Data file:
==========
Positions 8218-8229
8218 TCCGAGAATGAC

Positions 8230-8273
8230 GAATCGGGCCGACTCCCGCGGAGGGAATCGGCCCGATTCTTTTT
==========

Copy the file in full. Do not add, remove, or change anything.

Positions 8218-8229
8218 TCCGAGAATGAC

Positions 8230-8273
8230 GAATCGGGCCGACTCCCGCGGAGGGAATCGGCCCGATTCTTTTT